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The threat of the skills shortage

|Jul 5|magazine10 min read
Although Africa is experiencing a surge of growth in many key sectors, skills shortages within the continent’s most profitable industries are becoming a rising concern. We must ask, ‘how feasible is it for the majority of specialist job postings to go to Africans?’

In terms of growth, from the crop of Africa’s business triumphs, telecommunications is in a league of its own. Africa is the fastest growing mobile phone market in the world. The runaway success of pre-paid cellular services looks in no immediate danger of slowing pace. The scaling-up of a skilled workforce to match this development speed is, and will continue to be, a major priority. Job applicants at all levels in the industry will be needed including engineers, technicians, business development managers, and staff dedicated to customer services.

Despite this high demand, traditional routes to becoming an ICT professional are not going to produce enough competent candidates to fill the labor hole.


The problem starts with basic education. Angie Motshekga, Minister of Basic Education in South Africa commented that “the performances of learners in the gateway subjects of maths, physical science and accounting remain cause for concern”.

The number of students who do well enough in subjects like mathematics and science to gain access to university is below the required amount to ensure there will be enough ICT professionals to sustain the demand in industry in the next five years.

Whilst there is a general skills challenge for this area, the nature of mobile phone advancement does nothing to help fight this issue. High-end IT skills are notably lacking. Mobile phones increasingly rely on converging technology with every re-invention and therefore require divergent technological skills as voice, data and video become integrated into one device and service. Engineers and designers are specifically in short supply.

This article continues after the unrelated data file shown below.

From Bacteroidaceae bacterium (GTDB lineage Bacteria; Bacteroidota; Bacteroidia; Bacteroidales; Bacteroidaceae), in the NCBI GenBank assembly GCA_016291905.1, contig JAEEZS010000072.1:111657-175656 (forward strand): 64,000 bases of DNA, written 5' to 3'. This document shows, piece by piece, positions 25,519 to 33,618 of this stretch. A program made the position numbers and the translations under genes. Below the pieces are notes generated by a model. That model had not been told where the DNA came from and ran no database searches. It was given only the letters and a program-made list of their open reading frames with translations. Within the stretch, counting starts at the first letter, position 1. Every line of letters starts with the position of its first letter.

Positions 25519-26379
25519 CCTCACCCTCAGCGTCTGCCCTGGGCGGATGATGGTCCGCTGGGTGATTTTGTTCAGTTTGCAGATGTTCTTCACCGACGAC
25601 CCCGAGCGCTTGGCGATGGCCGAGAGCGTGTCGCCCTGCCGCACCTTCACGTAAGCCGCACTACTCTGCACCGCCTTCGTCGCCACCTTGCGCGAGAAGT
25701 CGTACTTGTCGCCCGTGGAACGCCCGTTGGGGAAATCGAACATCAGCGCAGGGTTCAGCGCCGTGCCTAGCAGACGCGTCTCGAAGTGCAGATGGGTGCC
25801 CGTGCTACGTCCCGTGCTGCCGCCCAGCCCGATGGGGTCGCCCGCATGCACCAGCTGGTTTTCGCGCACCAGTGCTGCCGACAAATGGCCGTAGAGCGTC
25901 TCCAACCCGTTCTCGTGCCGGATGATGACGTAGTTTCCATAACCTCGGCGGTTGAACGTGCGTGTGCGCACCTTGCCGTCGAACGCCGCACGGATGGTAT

As Andile Tlhoaéle, Inforcomm CEO and member of the ICT charter steering committee in SA, has pointed out, companies that are forced to import skills, or outsource, will inevitably erode human capital development as the industry will be made up of a foreign workforce.

But ICT is not the only fruit, and other more traditional industries that are expected to provide the basis for African economic development will find themselves scrambling for qualified job candidates. Let us divert our attention to mining, an industry that according to PricewaterhouseCoopers (PwC) is poised to return to the boom time.

A study conducted by Namibia’s Chamber of Mines demonstrated a decline of 37 percent of mining professionals and 15 percent artisan trades, and concluded that skills supply will fall short of demand within only three years.

For South Africa, the third biannual Mining Survey by Landelahni Business Leaders has clearly warned in its recent report that an impending skills shortage could stunt future growth as training is below the required demand and the situation is exasperated by many skilled workers leaving the country. Landelahni CEO, Sandra Burmeister, cautioned that “we are not producing sufficient skills to replace the ageing engineering and artisan population, let alone to gear the industry for growth”.

The Landelahni Mining Survey sites management, professional, skilled and semi-skilled categories as trailing behind the industry average at present.

On close inspection this type of recruitment challenge is common across other industries upon which Africa hinges its progression including aviation, port operations, banking and financial services to name but a few.


Educational reform is the first step to tackling the skills problem and there are strong arguments that the industry needs to work hand-in-hand with the public sector on the training priorities for each country if employment challenges are to be addressed by regional human resources.

To this effect in South Africa, the Services Sector Education and Training Authority (SETA) said it would not accept submissions for inclusion in the final national skills development strategy unless they were signed off “by relevant director-generals, and senior business and labor leadership in the sector”.

Any measures in restructuring basic education, training, mentoring and apprenticeships taken now will arguably be for a longer term solution whereas the immediate years ahead will be a difficult time for recruitment into the brightest industries. At least for the limited pool of trained professionals in Africa, firms will be eager to secure their skills.